Diet and Lifestyle
No specific diet or lifestyle measures have been shown to prevent cysts developing in people with ADPKD. However, a healthy lifestyle may help to protect your kidney function and reduce your blood pressure and risk of cardiovascular problems, such as stroke. Keeping your blood pressure down is especially important, as high blood pressure can damage your kidneys if you have ADPKD.
The information on this page is for people with ADPKD who are not on dialysis and don’t have very low kidney function (i.e. people whose kidney function is above 30%). If you are on dialysis, have low kidney function or have been given specific dietary or lifestyle advice from a healthcare professional, the advice on this page might be wrong for you.
If you have any concerns, always ask your doctor before making any changes to your own or your child’s diet or lifestyle.
Tips for a healthy diet and lifestyle include:
- Maintain a healthy weight
- Drink enough fluid to stay hydrated
- Aim for a balanced diet that is low in salt, sugar and fat
- Take regular exercise
- Limit how much alcohol you drink
- Stop smoking
Stay a healthy weight
Being a healthy weight may reduce your risk of high blood pressure and cardiovascular problems. Your doctor can advise you on the weight that is healthy for you. A common way of checking your weight is to calculate your body mass index (BMI) and compare this to the healthy range. To calculate your BMI, you’ll need to know your height and weight. NHS Choices has a simple, online BMI calculator. A healthy BMI is between about 18.5–25.
Check with your doctor if:
- You have large polycystic kidneys or liver – you may need to take this into account when considering your healthy weight
- You’re of South Asian, Black or minority ethnic origin, as your BMI may need to be slightly lower than the range listed above to help reduce your risk of diabetes and cardiovascular disease
To make a plan to lose weight and for more information and advice, see NHS Choices. Talk with your doctor if you’re struggling to lose weight.
Drink enough fluid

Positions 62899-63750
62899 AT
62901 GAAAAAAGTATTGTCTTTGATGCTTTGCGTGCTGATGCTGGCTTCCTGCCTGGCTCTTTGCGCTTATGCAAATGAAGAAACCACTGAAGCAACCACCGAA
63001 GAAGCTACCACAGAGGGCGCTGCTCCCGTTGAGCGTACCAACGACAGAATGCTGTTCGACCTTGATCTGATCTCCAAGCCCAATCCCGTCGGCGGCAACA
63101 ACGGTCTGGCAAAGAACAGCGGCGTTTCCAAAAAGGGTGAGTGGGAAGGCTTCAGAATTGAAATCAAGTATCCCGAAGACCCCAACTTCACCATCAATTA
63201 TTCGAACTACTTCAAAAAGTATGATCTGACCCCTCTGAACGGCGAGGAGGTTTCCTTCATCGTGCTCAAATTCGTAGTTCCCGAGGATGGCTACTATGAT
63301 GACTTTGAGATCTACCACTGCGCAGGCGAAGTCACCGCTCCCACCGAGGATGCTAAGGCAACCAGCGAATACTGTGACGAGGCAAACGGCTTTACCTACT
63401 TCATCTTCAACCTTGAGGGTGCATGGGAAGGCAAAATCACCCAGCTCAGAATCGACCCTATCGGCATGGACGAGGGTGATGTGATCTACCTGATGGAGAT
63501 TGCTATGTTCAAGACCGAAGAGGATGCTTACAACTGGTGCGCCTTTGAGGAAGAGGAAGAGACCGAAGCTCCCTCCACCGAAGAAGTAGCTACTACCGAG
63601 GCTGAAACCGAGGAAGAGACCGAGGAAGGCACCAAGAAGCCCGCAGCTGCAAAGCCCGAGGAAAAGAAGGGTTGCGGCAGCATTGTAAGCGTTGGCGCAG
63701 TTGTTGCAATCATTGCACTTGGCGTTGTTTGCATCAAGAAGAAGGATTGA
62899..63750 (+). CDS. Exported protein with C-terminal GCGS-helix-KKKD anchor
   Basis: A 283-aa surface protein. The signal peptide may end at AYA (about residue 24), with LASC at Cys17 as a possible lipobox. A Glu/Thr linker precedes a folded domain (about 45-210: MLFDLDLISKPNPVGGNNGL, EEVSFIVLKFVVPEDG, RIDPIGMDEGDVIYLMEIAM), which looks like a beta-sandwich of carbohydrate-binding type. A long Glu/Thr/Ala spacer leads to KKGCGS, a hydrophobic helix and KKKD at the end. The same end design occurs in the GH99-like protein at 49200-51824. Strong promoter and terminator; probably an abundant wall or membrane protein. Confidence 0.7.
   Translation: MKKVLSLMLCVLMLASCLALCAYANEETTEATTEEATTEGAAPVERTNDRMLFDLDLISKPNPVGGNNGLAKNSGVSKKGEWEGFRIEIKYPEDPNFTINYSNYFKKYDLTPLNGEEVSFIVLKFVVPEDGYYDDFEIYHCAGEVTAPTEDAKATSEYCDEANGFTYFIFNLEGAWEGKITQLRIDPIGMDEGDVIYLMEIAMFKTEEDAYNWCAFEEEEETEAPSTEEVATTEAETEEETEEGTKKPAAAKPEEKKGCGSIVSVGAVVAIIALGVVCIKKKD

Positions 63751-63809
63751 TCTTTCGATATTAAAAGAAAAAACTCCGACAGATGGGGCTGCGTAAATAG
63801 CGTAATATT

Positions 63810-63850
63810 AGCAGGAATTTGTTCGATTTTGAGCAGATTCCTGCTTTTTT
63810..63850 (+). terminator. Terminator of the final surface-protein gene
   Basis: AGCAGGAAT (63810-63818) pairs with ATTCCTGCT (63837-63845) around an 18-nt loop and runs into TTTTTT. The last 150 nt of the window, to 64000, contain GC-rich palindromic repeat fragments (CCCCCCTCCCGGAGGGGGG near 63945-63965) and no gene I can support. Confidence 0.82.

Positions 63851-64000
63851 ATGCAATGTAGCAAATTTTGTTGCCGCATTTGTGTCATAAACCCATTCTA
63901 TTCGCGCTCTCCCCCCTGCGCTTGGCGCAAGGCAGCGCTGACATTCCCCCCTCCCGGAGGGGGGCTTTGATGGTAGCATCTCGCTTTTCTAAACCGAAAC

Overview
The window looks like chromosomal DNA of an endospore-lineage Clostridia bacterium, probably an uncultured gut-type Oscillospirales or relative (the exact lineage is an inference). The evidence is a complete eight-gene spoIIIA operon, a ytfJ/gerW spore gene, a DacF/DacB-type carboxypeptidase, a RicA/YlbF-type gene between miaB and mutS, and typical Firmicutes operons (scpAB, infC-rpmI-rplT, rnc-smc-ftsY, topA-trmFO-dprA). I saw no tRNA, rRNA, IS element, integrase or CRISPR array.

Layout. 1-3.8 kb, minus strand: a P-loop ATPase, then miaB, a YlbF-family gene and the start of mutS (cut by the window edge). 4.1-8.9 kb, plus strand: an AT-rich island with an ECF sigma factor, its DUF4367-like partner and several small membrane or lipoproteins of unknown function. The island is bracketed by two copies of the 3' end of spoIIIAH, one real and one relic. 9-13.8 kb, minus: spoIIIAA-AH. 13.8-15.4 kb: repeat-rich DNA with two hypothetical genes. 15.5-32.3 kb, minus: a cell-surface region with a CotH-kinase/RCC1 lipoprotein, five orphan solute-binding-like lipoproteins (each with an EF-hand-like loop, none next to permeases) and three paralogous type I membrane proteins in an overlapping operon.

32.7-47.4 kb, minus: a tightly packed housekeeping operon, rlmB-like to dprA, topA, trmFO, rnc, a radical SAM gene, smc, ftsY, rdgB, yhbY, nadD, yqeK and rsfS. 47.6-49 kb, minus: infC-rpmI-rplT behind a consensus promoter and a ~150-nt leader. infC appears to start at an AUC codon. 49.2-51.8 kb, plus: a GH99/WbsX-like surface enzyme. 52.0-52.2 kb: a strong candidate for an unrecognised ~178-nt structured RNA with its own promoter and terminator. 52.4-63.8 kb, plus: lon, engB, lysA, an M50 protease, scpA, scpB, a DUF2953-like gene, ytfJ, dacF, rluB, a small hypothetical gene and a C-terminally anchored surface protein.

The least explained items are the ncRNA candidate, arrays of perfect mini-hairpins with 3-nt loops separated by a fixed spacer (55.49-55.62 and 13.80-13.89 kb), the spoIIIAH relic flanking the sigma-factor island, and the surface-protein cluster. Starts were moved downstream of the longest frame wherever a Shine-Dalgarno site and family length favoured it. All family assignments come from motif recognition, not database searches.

You may hear that drinking extra fluid can be helpful if you have ADPKD. However, there haven’t been any studies proving that drinking extra fluid slows the growth of kidney cysts. For the moment, kidney experts recommend that you drink when you’re thirsty, but not excessively.
In the UK climate, drinking about 6–8 glasses of water (of about 200 ml each) each day should be about right to keep you hydrated. If you’ve lost more fluid through sweating or diarrhoea for example, you may need to drink more.
There is nothing to suggest that people with ADPKD shouldn’t drink caffeine. Although some researchers have put forward a theory that caffeine could affect cyst growth, this hasn’t been proven in studies of people. Drinking a low amount of caffeine each day doesn’t affect cardiovascular health either. While it seems sensible to avoid lots of caffeine, drinking up to 2 cups of coffee or 4 cups of tea a day is thought to be okay.
Have a healthy diet
If you have ADPKD, it can be confusing to know what to eat and drink. There is no recommended special diet that people with ADPKD should follow. But, a healthy diet can help control your weight, which helps to reduce your blood pressure and risk of cardiovascular disease.
To follow a healthy balanced diet:
- eat 5 portions of fruit or vegetables a day
- your meals on starchy foods, such as potatoes, bread, rice or pasta
- eat some dairy (or dairy alternatives, such as soya drinks)
- have protein, such as beans, pulses, fish, eggs, or meat
- only have small amounts of food high in salt, sugar, and fat, and choose unsaturated fats
Eat less salt
If you have ADPKD, it’s especially important to reduce your salt intake, because too much salt increases your blood pressure, which can damage your kidneys. If you’re an adult, aim to keep your daily salt intake to no more than 5g or 6g - about 1 teaspoon - and preferably less. This includes not just salt added at the table or during cooking, but also ‘hidden’ salt in foods such as bread, breakfast cereals, bacon, ham, sausages, takeaways, and ready meals.